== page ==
Buy-to-let: Problem or solution? A study on contrasting buy-to-let policies in Amsterdam and Rotterdam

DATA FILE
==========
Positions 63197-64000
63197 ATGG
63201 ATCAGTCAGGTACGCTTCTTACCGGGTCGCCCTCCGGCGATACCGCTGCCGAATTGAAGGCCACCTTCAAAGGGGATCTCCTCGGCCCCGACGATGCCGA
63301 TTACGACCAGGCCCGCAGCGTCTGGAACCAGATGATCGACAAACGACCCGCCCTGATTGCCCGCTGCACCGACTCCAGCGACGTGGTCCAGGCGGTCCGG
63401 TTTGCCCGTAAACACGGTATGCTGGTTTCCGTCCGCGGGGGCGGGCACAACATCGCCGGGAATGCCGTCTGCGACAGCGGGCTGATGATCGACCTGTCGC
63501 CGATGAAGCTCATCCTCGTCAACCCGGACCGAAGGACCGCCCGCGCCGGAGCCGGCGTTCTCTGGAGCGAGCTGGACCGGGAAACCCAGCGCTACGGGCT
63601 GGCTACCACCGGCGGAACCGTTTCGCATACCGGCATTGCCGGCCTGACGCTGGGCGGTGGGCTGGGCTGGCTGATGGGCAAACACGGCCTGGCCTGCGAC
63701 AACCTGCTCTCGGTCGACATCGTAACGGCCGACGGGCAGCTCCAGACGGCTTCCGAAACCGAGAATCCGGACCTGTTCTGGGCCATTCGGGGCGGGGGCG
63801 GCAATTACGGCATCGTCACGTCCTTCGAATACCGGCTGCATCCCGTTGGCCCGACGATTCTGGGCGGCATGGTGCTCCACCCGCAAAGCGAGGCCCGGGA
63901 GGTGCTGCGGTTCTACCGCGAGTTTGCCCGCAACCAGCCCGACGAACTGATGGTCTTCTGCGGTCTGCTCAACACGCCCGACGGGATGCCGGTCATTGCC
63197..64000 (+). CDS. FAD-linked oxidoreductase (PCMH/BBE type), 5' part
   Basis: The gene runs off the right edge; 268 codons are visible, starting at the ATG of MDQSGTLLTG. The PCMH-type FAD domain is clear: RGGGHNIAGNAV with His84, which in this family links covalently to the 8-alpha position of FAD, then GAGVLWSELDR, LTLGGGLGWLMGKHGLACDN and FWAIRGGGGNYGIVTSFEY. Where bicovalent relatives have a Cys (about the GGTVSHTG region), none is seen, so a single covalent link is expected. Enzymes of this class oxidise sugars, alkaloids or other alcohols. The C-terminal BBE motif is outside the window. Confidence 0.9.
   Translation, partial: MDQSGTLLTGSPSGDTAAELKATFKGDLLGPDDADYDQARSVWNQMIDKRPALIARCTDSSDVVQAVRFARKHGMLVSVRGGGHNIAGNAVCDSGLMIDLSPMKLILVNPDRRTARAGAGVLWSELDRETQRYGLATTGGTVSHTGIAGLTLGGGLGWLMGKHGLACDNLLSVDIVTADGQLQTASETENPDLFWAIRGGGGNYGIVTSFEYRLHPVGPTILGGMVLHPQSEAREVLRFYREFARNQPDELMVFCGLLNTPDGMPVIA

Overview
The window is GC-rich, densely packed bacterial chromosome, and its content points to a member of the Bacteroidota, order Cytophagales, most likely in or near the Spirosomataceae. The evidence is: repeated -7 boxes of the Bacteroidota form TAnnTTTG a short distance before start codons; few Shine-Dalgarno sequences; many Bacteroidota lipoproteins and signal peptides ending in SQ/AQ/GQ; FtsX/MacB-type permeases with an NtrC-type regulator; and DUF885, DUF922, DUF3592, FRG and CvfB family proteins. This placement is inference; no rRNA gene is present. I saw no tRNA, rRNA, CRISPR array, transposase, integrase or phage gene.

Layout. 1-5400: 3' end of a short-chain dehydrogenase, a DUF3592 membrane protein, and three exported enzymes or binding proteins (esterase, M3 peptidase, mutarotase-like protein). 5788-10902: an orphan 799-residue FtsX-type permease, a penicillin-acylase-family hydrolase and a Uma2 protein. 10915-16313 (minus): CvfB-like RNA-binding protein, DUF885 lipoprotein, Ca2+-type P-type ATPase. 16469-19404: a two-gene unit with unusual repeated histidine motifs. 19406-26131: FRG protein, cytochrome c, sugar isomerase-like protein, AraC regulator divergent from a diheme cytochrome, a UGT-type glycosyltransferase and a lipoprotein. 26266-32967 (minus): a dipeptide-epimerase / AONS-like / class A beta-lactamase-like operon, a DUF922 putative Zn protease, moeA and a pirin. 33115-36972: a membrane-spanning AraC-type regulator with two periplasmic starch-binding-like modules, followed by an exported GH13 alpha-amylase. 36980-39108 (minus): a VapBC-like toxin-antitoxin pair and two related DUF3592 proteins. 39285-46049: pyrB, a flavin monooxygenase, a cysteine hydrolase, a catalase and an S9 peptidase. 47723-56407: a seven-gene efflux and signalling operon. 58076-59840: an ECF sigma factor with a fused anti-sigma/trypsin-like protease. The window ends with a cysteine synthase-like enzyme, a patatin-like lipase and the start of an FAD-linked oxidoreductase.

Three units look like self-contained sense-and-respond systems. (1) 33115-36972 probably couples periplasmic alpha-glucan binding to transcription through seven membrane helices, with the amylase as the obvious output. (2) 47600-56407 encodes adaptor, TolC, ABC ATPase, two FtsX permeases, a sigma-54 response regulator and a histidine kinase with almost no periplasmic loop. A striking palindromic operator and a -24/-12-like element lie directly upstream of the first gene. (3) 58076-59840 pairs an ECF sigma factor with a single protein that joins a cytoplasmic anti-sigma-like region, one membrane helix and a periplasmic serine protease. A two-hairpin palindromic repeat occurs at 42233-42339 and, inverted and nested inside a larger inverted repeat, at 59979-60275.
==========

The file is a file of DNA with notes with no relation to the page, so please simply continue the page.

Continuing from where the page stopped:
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Buy-to-let is a growing phenomenon on the Dutch housing market. It can be defined as an investment involving the purchase and transfer of a dwelling to the private rental market (Paccoud, 2016, p. 839). Both societal and scientific discussions are held which concern the consequences and effects. Positive consequences such as qualitative improvement of homes and expansion of the housing supply are mentioned. However, negative consequences seem to be receiving increasing attention. Exploitation, degeneration, excessive price increases, changing city characters and displacement by gentrification are examples of this (Boersma, Langen & Smets, 2013; Pinkster & Boterman, 2017; Hochstenbach, 2018). In any case, buy-to-let has consequences for the local context in which it takes place. Therefore, more and more Dutch cities are developing specific policy on buy-to-let, with Amsterdam as national forerunner. Cities like Rotterdam, on the other hand, seem to be increasingly confronted with buy-to-let, and here too buy-to-let policy development is taking place. However, the current policy appears to be very different from Amsterdam. The question for scientists is therefore: what moves municipalities towards a certain type of buy-to-let related policy, and which contexts influence this differentiation? Policy related literature often focuses on the final product; what is the result of the policy, and is it right or wrong (Sykes, 2008; Getimis, 2012). International buy-to-let related research has previously conducted research from this ‘criticizing’ approach (Sprigings, 2008; Leyshon & French, 2009). However, this research focuses mainly on the contextual framework within which policymaking takes place. Attention is paid to the local, macroeconomic, and organizational context. To gain insight into how these contexts influence buy-to-let related policy in Amsterdam and Rotterdam, interviews were held with policy advisors in both municipalities. Based on the results found, an answer has been formulated on the central research question, which reads: How do the local-, macroeconomic and organizational contexts in which buy-to-let takes place influence the policy regarding buy-to-let in Amsterdam and Rotterdam? In summary, the general vision of both cities on buy-to-let is determined by the extent to which positive and negative effects are observed, and to which extent these effect may or may not be in line with the housing objectives set. For example, this study shows that the degree to which negative consequences of buy-to-let overwhelm positive consequences causes the Amsterdam ‘skeptical’ vision on buy-to-let investment. Changing neighborhood characters, decreasing quality of life, illegal rental and excessive house price increases all make it difficult to achieve the set housing goals. These predominantly negative developments in Amsterdam therefore are decisive for their skeptical vision. In Rotterdam, on the other hand, the positive effects seem to be mainly observed. Qualitative home improvement and differentiation of the housing stock are observed effects that are in accordance with the set housing objectives. In addition to these different visions in both cities, the municipal political composition seems to be decisive for the approach. We observe a clear difference between the two cities; moderate ‘left-wing’ in Amsterdam and moderate ‘right-wing’ in Rotterdam. The different political views on buy-to-let seem to determine the way in which both cities are prepared to intervene in the free market. Vision and political ideas within the municipality, form the basis for the type of approach that is chosen in municipal policy. Subsequently, the local, macroeconomic, and organizational context all have varying degrees of influence on the resulting buy-to-let policy in both cities. This is caused by the reactive nature of policymaking, in which experiences of buy-to-let in the local context (desirable or undesirable) form the basis on which policy is formed. Undesirable consequences in the Amsterdam local context therefore result in restrictive and discouraging policy (control), where desired consequences in the Rotterdam local context mainly result in steering policy (regulation and/or promotion). Moreover, the organizational context mainly determines the possibilities that municipalities have to intervene by means of power. This is most evident in Amsterdam's preventive policy, which requires a higher degree of authority. This degree of authority directly determines the way in which policy can be conducted. Finally, the macroeconomic context works primarily as a facilitator for buy-to-let investors and is therefore indirectly relevant for the ultimate policy. In conclusion, this framework of different contexts offers possibilities and limitations within which municipalities can shape their policies. Therefore, buy-to-let policy making in Amsterdam and Rotterdam is subject to the complex and different nature of these contexts, which results in fundamentally different policies. As a result, a controlling, discouraging, and preventive policy is pursued in Amsterdam, whereas steering, regulative policy is pursued in Rotterdam.